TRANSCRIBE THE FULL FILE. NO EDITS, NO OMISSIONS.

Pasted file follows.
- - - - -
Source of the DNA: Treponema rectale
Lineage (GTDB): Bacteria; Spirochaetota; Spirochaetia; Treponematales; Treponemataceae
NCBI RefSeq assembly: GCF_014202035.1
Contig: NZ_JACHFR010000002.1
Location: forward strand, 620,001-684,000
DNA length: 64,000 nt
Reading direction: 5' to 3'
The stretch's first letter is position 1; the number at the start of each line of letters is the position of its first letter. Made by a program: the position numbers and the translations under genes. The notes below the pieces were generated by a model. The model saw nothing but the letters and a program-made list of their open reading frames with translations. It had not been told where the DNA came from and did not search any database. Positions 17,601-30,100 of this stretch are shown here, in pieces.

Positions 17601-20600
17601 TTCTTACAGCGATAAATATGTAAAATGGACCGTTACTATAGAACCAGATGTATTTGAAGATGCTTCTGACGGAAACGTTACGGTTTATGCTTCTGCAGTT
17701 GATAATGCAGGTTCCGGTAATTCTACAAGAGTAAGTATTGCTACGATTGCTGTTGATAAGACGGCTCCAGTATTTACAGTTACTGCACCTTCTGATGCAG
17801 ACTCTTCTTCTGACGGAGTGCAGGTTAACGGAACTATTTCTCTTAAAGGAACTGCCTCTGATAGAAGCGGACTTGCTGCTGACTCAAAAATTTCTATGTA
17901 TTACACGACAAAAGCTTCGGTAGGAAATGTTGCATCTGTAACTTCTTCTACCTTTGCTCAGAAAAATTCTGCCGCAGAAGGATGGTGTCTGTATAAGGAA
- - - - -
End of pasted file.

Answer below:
Source of the DNA: Treponema rectale
Lineage (GTDB): Bacteria; Spirochaetota; Spirochaetia; Treponematales; Treponemataceae
NCBI RefSeq assembly: GCF_014202035.1
Contig: NZ_JACHFR010000002.1
Location: forward strand, 620,001-684,000
DNA length: 64,000 nt
Reading direction: 5' to 3'
The stretch's first letter is position 1; the number at the start of each line of letters is the position of its first letter. Made by a program: the position numbers and the translations under genes. The notes below the pieces were generated by a model. The model saw nothing but the letters and a program-made list of their open reading frames with translations. It had not been told where the DNA came from and did not search any database. Positions 17,601-30,100 of this stretch are shown here, in pieces.

Positions 17601-20600
17601 TTCTTACAGCGATAAATATGTAAAATGGACCGTTACTATAGAACCAGATGTATTTGAAGATGCTTCTGACGGAAACGTTACGGTTTATGCTTCTGCAGTT
17701 GATAATGCAGGTTCCGGTAATTCTACAAGAGTAAGTATTGCTACGATTGCTGTTGATAAGACGGCTCCAGTATTTACAGTTACTGCACCTTCTGATGCAG
17801 ACTCTTCTTCTGACGGAGTGCAGGTTAACGGAACTATTTCTCTTAAAGGAACTGCCTCTGATAGAAGCGGACTTGCTGCTGACTCAAAAATTTCTATGTA
17901 TTACACGACAAAAGCTTCGGTAGGAAATGTTGCATCTGTAACTTCTTCTACCTTTGCTCAGAAAAATTCTGCCGCAGAAGGATGGTGTCTGTATAAGGAA